Critical Contract Terms for Construction in 2024: Legal Strategies for Navigating Uncertain Economic Waters

Real Estate, Land Use & Construction Law

Critical Contract Terms for Construction in 2024: Legal Strategies for Navigating Uncertain Economic Waters

May 20, 2024 | Real Estate, Land Use & Construction Law

We have recently discussed the 2024 construction market and economic conditions, the impact of the same locally and resulting risk issues, and examined the second order impacts from the state of the economy. We now will focus on specific critical contract terms and suggestions that developers and contractors should focus on in the current environment.  

Preserving Bond and Lien Rights

As previously noted, the current interest rate and financing environment is resulting in a much tighter cash flow situation for many projects. This means that everyone needs to pay attention to preservation and assertion of bond and lien rights. You need to understand whether your state has specific preconditions to even asserting a lien. For example, in Virginia, on residential projects you need to send a notice before you work to the mechanic’s lien agent, or your lien may be dead before you even start. Owners and even general contractors may want to ensure a lien agent is included on the permit.

Similarly, lien and bond claims tend to have quite specific filing and deadline requirements. You need to know these details cold to manage your risk and make intelligent decisions as opposed to letting lien rights evaporate due to inaction.

Material Escalation Clauses

COVIA triggered significant market disruption and ultimately led to extensive escalations in both labor and material costs. These price disruptions have abated some but are sporadically continuing.

Given that context, you need to negotiate clear terms on when material and even labor escalations will allow pricing changes. This may not impact a “cost-plus” contract, although even there it may have an impact on a guaranteed maximum price. With fixed price contracts, price escalation terms are particularly key. Many of our contractor clients have seen projects move from profitable to hemorrhaging cash due to pricing changes during construction. Escalation clauses allow for the parties to equitably negotiate exactly how pricing change risk is allocated on the project.

Managing Timing Risks Linked to Supply Chain Disruptions

As with pricing escalation issues, COVID led to incredible levels of supply chain disruption and thus delays on many projects. While this has certainly calmed down some, we are still seeing extensive delays in certain long lead-time items such as HVAC and electrical equipment in particular. When negotiating your contract, you want to intensely focus on allocation of risks for delays. Who owns the risk of supply chain disruptions? Are such disruptions grounds for extension?

Pre-COVID, the entire economy was built on a rapid supply chain and minimal inventory. Contractors often signed up to own quite a bit of schedule risk. Given the current environment, you need to consider how to hedge that risk, at least to the extent of avoiding being in default and even liable for liquidated damages for supply chain issues.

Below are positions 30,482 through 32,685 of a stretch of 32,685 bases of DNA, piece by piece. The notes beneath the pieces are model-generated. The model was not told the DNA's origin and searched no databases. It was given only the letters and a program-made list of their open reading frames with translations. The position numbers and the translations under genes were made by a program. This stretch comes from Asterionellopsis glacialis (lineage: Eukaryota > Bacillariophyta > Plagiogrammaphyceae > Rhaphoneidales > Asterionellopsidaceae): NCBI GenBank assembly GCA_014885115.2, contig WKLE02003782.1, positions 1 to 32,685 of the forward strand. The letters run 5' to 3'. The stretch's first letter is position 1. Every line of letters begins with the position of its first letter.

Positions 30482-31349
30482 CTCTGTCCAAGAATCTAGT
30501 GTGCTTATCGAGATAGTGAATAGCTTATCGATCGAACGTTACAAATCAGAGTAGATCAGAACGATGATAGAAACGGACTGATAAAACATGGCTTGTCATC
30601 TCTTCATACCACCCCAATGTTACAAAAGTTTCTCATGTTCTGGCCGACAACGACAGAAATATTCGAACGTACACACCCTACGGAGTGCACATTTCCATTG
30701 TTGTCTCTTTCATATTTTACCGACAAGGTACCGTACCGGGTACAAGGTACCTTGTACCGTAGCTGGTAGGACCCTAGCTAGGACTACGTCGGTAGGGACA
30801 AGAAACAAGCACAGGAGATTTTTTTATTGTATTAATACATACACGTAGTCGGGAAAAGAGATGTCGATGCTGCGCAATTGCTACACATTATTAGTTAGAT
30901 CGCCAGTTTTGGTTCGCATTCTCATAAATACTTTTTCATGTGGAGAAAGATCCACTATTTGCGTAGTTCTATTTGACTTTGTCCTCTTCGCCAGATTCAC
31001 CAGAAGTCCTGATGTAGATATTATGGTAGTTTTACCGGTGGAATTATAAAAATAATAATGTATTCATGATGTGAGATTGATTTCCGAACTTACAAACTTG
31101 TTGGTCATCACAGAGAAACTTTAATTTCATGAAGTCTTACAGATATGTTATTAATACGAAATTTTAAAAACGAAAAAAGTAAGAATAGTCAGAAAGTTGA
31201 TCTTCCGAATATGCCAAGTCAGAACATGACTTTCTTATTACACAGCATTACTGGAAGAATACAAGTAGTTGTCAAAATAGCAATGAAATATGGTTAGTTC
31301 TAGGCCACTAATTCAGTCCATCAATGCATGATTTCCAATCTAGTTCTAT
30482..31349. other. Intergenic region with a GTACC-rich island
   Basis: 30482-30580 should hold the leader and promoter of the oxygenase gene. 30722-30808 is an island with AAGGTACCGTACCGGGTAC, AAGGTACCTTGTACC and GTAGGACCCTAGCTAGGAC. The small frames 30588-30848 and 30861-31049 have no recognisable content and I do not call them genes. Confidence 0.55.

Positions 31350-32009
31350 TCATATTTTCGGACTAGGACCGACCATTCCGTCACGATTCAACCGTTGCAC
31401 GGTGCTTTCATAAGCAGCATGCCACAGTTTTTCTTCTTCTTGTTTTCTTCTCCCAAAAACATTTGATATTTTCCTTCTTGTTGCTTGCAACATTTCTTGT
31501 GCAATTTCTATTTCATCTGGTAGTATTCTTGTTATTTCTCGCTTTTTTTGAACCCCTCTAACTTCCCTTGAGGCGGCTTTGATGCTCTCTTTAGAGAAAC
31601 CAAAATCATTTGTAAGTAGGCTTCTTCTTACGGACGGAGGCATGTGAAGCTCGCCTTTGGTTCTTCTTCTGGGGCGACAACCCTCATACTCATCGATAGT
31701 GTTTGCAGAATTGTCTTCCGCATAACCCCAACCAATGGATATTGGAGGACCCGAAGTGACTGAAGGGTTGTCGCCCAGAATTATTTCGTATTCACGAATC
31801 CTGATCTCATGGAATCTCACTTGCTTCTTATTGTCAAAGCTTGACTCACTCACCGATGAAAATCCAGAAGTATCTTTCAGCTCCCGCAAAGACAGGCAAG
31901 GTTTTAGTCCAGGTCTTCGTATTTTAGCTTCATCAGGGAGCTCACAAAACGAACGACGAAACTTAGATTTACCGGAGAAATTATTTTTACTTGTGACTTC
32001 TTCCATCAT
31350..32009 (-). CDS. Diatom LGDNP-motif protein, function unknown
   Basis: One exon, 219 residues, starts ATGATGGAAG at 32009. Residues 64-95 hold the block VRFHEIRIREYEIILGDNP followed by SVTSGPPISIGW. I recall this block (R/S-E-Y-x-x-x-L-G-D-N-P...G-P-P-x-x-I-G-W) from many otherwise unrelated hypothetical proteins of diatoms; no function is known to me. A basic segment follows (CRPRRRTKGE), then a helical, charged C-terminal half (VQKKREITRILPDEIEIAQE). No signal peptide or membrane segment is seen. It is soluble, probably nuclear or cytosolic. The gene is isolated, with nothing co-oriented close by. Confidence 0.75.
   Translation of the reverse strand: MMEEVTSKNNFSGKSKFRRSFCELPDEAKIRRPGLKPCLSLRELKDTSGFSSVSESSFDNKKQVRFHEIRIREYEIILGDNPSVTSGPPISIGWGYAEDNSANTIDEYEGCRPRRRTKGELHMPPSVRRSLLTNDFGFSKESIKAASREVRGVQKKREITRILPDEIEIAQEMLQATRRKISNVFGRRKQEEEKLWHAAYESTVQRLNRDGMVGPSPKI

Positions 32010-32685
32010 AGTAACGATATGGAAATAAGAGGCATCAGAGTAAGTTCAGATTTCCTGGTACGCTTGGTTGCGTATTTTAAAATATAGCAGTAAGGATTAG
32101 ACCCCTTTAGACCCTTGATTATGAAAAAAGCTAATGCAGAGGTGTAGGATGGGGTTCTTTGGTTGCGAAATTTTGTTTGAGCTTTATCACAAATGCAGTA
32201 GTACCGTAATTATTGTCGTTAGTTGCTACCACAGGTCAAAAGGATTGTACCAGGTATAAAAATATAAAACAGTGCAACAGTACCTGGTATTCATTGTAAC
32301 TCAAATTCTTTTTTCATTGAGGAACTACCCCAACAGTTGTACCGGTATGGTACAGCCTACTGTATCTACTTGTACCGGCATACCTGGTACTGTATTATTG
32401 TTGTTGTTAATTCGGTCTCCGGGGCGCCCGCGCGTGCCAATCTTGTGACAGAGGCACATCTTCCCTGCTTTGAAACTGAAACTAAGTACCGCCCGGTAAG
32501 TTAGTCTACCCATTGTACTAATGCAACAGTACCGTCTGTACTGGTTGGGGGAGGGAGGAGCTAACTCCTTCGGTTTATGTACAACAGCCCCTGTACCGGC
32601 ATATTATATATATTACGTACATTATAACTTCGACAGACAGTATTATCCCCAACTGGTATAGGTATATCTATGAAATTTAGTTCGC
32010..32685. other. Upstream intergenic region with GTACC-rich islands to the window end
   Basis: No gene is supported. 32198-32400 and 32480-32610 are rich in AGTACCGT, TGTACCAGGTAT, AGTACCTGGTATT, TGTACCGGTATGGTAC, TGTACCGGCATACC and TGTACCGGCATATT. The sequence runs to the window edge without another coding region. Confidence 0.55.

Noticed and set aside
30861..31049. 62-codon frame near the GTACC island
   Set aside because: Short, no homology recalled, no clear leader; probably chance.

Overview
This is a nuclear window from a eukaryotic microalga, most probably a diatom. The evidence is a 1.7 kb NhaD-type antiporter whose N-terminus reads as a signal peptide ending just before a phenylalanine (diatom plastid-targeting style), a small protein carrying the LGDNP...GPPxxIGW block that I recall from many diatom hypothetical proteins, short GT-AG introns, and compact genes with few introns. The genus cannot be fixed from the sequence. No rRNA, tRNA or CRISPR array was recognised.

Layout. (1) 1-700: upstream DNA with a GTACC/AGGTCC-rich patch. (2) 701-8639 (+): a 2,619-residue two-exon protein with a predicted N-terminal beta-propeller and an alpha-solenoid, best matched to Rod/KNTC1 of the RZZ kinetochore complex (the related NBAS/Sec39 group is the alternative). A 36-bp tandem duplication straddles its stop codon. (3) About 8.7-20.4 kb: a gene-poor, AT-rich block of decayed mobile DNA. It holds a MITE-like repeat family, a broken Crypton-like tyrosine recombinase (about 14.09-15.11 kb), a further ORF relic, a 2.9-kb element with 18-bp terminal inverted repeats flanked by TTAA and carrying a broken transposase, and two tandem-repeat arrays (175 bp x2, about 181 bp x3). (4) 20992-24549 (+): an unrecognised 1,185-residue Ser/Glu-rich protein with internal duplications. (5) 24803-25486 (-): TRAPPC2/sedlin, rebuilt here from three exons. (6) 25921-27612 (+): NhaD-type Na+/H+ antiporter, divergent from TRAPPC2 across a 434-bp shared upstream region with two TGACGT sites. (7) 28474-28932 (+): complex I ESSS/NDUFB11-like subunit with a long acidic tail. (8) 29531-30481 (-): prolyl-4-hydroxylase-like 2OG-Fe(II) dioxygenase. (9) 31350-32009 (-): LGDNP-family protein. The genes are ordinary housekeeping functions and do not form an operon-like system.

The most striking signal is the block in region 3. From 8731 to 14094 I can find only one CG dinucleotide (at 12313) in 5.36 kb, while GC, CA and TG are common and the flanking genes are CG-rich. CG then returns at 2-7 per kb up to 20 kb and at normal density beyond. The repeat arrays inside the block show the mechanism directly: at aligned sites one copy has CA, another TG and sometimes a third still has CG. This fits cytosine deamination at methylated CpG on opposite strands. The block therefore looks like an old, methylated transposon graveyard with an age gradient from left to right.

Compensation for Delays

Beyond simply time of performance, delays implicate costs. During the period of delay, contractors are still incurring general conditions expenses for benefits, project insurance, potential staffing costs, rental expenses, and the like. As you negotiate allocation of risk for time, you should also consider compensability.

Many owner agreements attempt to limit or eliminate any recovery of costs associated with delays. A middle ground is to limit such recovery to direct project costs. This eliminates the risk to the owner of consequential damages for timing based claims, such as extended home office overhead while still allowing recovery of actual out of pocket costs associated with the delays.


The current economic landscape demands meticulous attention to contract terms. You need to focus on critical areas such as bond and lien rights, material escalation, and delays provisions.  These strategic contractual protections are essential for maintaining project viability and financial health in a fluctuating market.

In the upcoming final entry of this series, we will synthesize the insights provided throughout and offer guidance on the construction industry’s path forward, emphasizing strategic decision-making and proactive legal planning.

If you have questions about any DMV construction issues, please feel free to reach out Timothy Hughes at Bean, Kinney & Korman, P.C. at (703) 526-5582, Our firm practices in Virginia, Maryland, and the District of Columbia in addition to various other jurisdictions.

This article is for informational purposes only and does not contain or convey legal advice. Consult a lawyer. Any views or opinions expressed herein are those of the authors and are not necessarily the views of any client.


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